• Decreased costs for solid waste removal and garbage bags
  • Your drain is less likely to clog, which means fewer costly plumbing bills
  • Less waste sitting around means fewer odors, which also makes your facility less attractive to pests
  • Much easier to get rid of food scraps in the disposer than to scrape them into the trash can
  • Less waste in the trash can means fewer trips to the dumpster for your staff
  • Increased costs for maintenance and water/electric use
  • Pro installation is recommended for optimal safety and warranty compliance
  • If sound travels easily from your sink to the dining area, a disposer could disrupt the ambiance
  • Some areas may restrict use - check with your municipality for applicable regulations
  • Some items cannot be put in the disposer, so correct training for staff is important

Garbage Disposal Parts

Below are some popular garbage disposal parts and accessories that you can use to enhance the functionality of your disposal or keep it in top working condition.

Garbage disposer cone


Necessary to mount the main disposer unit to the sink.

Salvajor disposer adapter for Atomic and American Delphi cones


Allows you to install new disposers onto existing cones.

InSinkErator 15259A control box


Turns the unit on and off. Reversing switch is available to change the grind direction.

Hobart VALVE-SOL110 solenoid valve

Solenoid and Flow Controls

Ensures water flows into the disposer at the proper time.

Salvajor 288A vacuum breaker

Vacuum Breakers

Prevents dirty water from backflowing into your portable water supply.

Electric utility meter

How Will a Garbage Disposal Affect My Utility Bills?

Due to the increase in water and electricity used to run a garbage disposal, your utility bill will inevitably go up. Read on to learn how much garbage disposals will affect your utility bills.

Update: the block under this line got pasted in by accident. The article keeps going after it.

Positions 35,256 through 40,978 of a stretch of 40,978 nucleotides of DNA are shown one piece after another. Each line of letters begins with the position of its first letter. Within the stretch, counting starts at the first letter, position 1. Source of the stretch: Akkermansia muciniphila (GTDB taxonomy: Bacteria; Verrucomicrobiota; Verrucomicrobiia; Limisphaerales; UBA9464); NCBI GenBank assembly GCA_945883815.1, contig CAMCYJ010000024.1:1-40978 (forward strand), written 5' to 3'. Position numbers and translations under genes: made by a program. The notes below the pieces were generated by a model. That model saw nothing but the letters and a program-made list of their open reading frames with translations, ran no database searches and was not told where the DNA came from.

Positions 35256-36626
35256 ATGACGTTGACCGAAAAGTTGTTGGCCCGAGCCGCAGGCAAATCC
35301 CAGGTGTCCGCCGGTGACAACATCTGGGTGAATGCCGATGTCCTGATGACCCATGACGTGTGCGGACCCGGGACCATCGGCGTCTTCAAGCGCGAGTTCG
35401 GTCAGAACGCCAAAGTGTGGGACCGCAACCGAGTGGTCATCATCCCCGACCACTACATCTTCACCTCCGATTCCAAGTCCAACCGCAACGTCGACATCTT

Water: In general, you can expect smaller units (2 hp and less) to utilize around 5 GPM (gallons per minute) and larger units (3 hp and over) to utilize around 8 GPM. Exact usage figures will vary, so check the literature for your specific model number.

Electricity: High-wattage units will cost more to operate than low-wattage units, and running the disposal more frequently will also increase operating costs.

The equation below can be used to get a more accurate figure for potential run costs in your establishment, based on the national average electricity rate of $0.166 per kilowatt-hour. We have also provided a breakdown of estimated daily run costs for the different disposal horsepower ratings.

["Average Kilowatts / Hour" Figures] X [Your Electric Rates (in Kilowatt-Hours)] X [Hours Per Day]

1/2 to 1 Horsepower

Average Kilowatts/Hour: 0.8 - 1.2

Daily Run Costs ($0.166 per Kilowatt-Hour)

1 Hour: $0.13 - $0.20

2 Hours: $0.26 - $0.40

3 Hours: $0.40 - $0.60

1 1/4 to 2 Horsepower

Average Kilowatts/Hour: 1.2 - 1.6

Daily Run Costs ($0.166 per Kilowatt-Hour)

1 Hour: $0.20 - $0.27

2 Hours: $0.40 - $0.53

3 Hours: $0.60 - $0.80

3+ Horsepower

Average Kilowatts / Hour: 2.0 - 2.4

Daily Run Costs ($0.166 per Kilowatt-Hour)

1 Hour: $0.33 - $0.40

2 Hours: $0.66 - $0.80

3 Hours: $1.00- $1.20

Garbage Disposal Alternatives

If your area has restrictions on using disposals, other options offer many of the same benefits. Always check your area’s regulations to see what is permitted.

Pulper/Waste Reduction System

A good option for high-volume applications, a pulper/waste reduction system uses a disposal to grind up waste, but rather than sending everything down the drain, the processed waste goes to a de-watering tank. Water is separated from the waste and sent down the drain, while the remaining solid waste is ejected into a trash can with its mass and size greatly reduced.

Scrapper/Waste Collector System

Allow your staff to scrap and rinse dishes in one step with a food scrapper/waste collector. This system replaces a traditional pre-rinse setup by recirculating water over a scrapping basin. Water-soluble items are ultimately sent down the drain, and the remaining waste is caught in a collection basket that can be easily removed, emptied, and replaced.

Compost Bins

Creating a compost program in your restaurant is a sustainable way to dispose of food waste. Kitchen compost bins can fit seamlessly into existing kitchen workflows and are used to dispose of food scraps from prep work, overly ripe fruits, coffee grounds, and coffee filters.